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Antennas and Propagation, IRE Transactions on

Issue 4 • Date October 1959

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Displaying Results 1 - 24 of 24
  • [Front cover and table of contents]

    Publication Year: 1959 , Page(s): 0
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    Freely Available from IEEE
  • Leaky-wave antennas I: Rectangular waveguides

    Publication Year: 1959 , Page(s): 307 - 319
    Cited by:  Papers (66)  |  Patents (1)
    Save to Project icon | Request Permissions | Click to expandQuick Abstract | PDF file iconPDF (1120 KB)  

    A microwave network approach is employed for the description and analysis of leaky-wave antennas. This approach is based on a transverse resonance procedure which yields the complex propagation constants for the leaky waves. A perturbation technique is then applied to the resonance equation to obtain results in simple and practical form. These procedures are illustrated by application to a number of practical leaky rectangular waveguide structures. Very good agreement is obtained between the theoretical results and the measured values. View full abstract»

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  • A flush-mounted leaky-wave antenna with predictable patterns

    Publication Year: 1959 , Page(s): 320 - 329
    Cited by:  Papers (30)  |  Patents (1)
    Save to Project icon | Request Permissions | Click to expandQuick Abstract | PDF file iconPDF (1008 KB)  

    This paper describes the design and the measured performance of a large, flat antenna consisting of an inductive grid spaced over a conducting surface. The analysis employs the transverse-resonance method to determine the radiating properties of the structure. This analytical technique is shown to predict very accurately the amplitude and phase of the illumination along the aperture of the antenna. An antenna was built with an 18- by 24-inch aperture and tested over the frequency band from 7-to-13 kmc. The results of these tests confirm the theoretical predictions in every detail. A pencil beam from the antenna scans in the H-plane (perpendicular to the antenna) from 20\deg to 60\deg from the normal to the aperture as the frequency changes from 7-to-13 kmc. The H-plane beamwidth remains virtually constant over most of this band. The first H-plane sidelobe or shoulder is at least 29 db below the main lobe from 7-to-10 kmc, and at least 23 db below from 10-to-13 kmc. All H-plane sidelobes beyond three or four beamwidths on either side of the main lobe are at least 40 db below the main lobe everywhere in the 7-to-13 kmc band. At the design frequency the measured pattern agrees with the theoretical pattern within a fraction of a db down to 40 db below the peak of the main lobe, even though the gain of the antenna at this frequency is only 33 db. View full abstract»

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  • The unidirectional equiangular spiral antenna

    Publication Year: 1959 , Page(s): 329 - 334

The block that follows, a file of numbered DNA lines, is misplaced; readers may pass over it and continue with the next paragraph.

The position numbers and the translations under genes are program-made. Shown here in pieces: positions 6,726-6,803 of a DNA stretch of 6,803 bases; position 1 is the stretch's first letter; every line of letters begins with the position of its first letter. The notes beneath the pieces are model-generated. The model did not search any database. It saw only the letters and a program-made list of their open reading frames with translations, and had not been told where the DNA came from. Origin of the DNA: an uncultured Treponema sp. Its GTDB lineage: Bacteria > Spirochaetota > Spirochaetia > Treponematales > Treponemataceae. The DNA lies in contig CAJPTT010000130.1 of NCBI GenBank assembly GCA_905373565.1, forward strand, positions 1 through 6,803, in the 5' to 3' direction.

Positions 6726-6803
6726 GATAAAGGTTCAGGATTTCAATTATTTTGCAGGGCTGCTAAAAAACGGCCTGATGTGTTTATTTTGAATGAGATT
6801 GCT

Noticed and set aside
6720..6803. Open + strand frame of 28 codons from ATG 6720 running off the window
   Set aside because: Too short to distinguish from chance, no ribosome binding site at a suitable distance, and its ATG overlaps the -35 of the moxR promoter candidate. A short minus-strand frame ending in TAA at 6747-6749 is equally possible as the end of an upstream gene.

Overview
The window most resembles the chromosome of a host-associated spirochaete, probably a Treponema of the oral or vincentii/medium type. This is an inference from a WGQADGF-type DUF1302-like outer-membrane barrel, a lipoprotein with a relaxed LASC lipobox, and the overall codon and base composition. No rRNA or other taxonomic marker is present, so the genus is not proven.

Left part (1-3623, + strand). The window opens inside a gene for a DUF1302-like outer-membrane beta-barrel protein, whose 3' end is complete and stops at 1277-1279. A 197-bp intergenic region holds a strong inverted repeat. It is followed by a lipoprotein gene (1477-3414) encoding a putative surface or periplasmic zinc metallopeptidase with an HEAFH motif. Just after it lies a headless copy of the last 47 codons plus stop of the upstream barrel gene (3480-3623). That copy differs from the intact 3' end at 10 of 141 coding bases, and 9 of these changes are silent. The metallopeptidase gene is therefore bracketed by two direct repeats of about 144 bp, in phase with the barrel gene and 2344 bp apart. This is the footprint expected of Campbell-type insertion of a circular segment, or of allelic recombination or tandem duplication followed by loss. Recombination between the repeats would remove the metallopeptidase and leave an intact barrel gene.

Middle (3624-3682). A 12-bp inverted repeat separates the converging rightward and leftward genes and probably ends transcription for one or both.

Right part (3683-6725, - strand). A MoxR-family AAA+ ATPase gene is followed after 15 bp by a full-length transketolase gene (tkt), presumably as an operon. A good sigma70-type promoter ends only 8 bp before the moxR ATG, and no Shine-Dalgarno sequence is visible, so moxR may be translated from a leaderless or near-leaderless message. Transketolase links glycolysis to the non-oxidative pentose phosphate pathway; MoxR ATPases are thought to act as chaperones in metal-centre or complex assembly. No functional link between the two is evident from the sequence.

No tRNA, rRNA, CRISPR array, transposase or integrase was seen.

Cited by:  Papers (40)  |  Patents (1)
    Save to Project icon | Request Permissions | Click to expandQuick Abstract | PDF file iconPDF (594 KB)  

    Circularly polarized unidirectional radiation, over a bandwidth which is at the discretion of the designer, is obtainable with a single antenna. The antenna is constructed by wrapping balanced equiangular spiral arms on a conical surface. The non-planar structure retains the frequency-independent qualifies of the planar models, and, in addition, provides a single lobe radiation pattern off the apex of the cone. Practical antennas have been constructed with radiation patterns and input impedance essentially constant over bandwidths greater than 12 to 1 and there is no reason to assume that these cannot be readily extended to more than 20 or 30 to 1. View full abstract»

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  • Closely-spaced transverse slots in rectangular waveguide

    Publication Year: 1959 , Page(s): 335 - 342
    Cited by:  Papers (14)  |  Patents (1)
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    The traveling-wave modes associated with an infinite, periodic structure are considered. An approximate equation for the propagation constants of these modes is derived through the use of Fourier analysis and an approximate application of the reaction concept. In the homogeneous case considered, it is found that two dominant modes may exist: an attenuated fundamental mode representing a perturbation of the dominant mode of a closed rectangular waveguide, and an unattenuated surface wave, which is similar to the wave associated with a corrugated surface waveguide. By means of the appropriate variation of physical parameters, including the slot length and spacing, essentially independent control of the attenuation constant and phase velocity of the fundamental mode is possible over a wide range. Typical curves of the propagation constant in terms of these parameters are given, and the results of experimental measurements are shown to be in close agreement with the theory. View full abstract»

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  • Generalizations of spherically symmetric lenses

    Publication Year: 1959 , Page(s): 342 - 345
    Cited by:  Papers (8)
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    The purpose of this paper is to generalize the solutions of some spherically symmetric lens and lens-reflector problems recently treated by Kay. The original problem was to find a variable-index structure, with a point source at its surface or at infinity, which would produce a beam of finite angular width, having a prescribed variation of intensity with angle. It is shown that a prescribed exit beam can be obtained from a point source at any given distance from the lens, and that the index of refraction may be specified more or less arbitrarily in the outer part of the lens. A special case is solved in terms of tabulated functions. View full abstract»